Even if you are not writing an academic paper, in-text citations are vital. You can use footnotes or links (depending on the professional style of a paper). However, if you don’t cite the ideas and quotes in your essay or article, you will be committing plagiarism.

Use a Plagiarism Checker

If you’ve worked hard and are sure it’s your own work but don’t want to plagiarize unintentionally, try an online plagiarism checker. Many universities employ these for online submissions. However, you can check your paper before submitting it on a website like Quetext.

Several websites, including Quetext, will compare your paper to thousands of online articles and sources. You will get a full report of all similarities, intentional or accidental. If you find unintentional plagiarism, Quetext also offers citations. Thus, you’ll be able to cite that source and give it proper credit.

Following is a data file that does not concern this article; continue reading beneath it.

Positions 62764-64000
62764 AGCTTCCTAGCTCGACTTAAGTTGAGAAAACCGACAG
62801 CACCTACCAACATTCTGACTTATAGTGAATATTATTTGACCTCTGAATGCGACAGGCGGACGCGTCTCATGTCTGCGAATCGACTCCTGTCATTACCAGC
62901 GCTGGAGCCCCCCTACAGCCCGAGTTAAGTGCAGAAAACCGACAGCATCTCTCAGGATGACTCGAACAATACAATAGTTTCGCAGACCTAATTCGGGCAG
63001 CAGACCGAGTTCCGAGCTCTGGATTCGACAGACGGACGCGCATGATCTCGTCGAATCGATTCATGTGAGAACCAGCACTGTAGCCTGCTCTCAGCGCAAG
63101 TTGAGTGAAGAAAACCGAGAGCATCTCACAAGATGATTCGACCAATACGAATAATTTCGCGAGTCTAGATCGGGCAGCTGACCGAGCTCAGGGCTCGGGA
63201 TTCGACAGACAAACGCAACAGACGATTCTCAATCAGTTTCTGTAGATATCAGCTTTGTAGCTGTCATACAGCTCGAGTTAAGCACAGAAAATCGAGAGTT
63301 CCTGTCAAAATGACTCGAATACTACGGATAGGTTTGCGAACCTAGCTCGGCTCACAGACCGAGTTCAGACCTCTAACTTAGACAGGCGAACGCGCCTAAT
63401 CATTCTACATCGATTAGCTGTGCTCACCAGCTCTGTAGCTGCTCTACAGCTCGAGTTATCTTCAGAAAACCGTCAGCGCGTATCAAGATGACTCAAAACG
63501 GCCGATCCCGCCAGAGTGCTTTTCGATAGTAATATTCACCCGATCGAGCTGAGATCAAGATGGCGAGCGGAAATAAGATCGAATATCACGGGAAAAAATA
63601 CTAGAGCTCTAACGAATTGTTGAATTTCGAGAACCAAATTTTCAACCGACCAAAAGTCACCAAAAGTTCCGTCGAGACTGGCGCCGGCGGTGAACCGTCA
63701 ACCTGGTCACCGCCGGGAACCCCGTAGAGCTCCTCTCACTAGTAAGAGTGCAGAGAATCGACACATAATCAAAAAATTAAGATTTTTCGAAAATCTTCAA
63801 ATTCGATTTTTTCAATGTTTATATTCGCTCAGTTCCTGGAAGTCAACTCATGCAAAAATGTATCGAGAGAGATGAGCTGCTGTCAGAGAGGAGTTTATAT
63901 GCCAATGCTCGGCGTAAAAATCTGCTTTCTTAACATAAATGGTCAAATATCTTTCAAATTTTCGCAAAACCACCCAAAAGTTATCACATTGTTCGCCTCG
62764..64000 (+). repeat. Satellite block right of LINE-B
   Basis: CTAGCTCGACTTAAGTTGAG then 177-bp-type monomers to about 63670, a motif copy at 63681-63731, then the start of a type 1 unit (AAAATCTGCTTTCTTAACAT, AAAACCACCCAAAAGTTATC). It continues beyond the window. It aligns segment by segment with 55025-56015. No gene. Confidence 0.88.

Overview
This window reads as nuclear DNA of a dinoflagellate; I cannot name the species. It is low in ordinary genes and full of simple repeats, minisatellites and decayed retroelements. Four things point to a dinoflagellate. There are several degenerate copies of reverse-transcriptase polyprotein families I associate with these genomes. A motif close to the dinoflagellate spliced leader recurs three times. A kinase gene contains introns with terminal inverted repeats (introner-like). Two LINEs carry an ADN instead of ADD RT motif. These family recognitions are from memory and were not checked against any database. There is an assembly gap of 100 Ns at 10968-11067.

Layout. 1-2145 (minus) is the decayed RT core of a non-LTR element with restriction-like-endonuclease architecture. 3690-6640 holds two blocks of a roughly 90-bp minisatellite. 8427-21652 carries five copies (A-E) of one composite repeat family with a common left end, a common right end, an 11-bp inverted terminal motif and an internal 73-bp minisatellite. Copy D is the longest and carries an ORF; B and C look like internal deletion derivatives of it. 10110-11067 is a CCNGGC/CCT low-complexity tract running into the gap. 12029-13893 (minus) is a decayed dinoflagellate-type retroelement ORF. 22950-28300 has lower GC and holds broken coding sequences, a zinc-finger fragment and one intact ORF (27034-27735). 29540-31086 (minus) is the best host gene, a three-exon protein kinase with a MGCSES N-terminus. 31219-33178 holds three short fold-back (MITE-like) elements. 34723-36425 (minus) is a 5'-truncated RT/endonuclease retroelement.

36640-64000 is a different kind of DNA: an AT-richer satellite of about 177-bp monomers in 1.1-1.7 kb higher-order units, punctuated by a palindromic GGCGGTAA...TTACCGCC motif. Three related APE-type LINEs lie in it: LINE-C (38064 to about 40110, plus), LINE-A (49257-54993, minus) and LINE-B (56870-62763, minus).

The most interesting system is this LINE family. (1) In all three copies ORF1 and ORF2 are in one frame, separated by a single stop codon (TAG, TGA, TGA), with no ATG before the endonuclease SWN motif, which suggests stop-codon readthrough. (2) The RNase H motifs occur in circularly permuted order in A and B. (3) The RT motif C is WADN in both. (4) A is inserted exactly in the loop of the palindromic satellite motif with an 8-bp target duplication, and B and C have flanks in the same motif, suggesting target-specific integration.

Is Accidental Plagiarism Academic Misconduct?

Plagiarism is a big deal, especially in higher education. Many universities have a no-tolerance policy, meaning that a student caught plagiarizing can receive disciplinary action ranging from an automatic zero to expulsion from the college. However, does accidental plagiarism have the same severe consequences?

Academic misconduct can lead to failing a paper, a class, or even dropping out of college for the plagiarist. The particular policy on plagiarism, accidental or not, depends on the professor and the school. However, plagiarism is academic misconduct, whether it is intentional or not.

What are the Consequences of Accidental Plagiarism?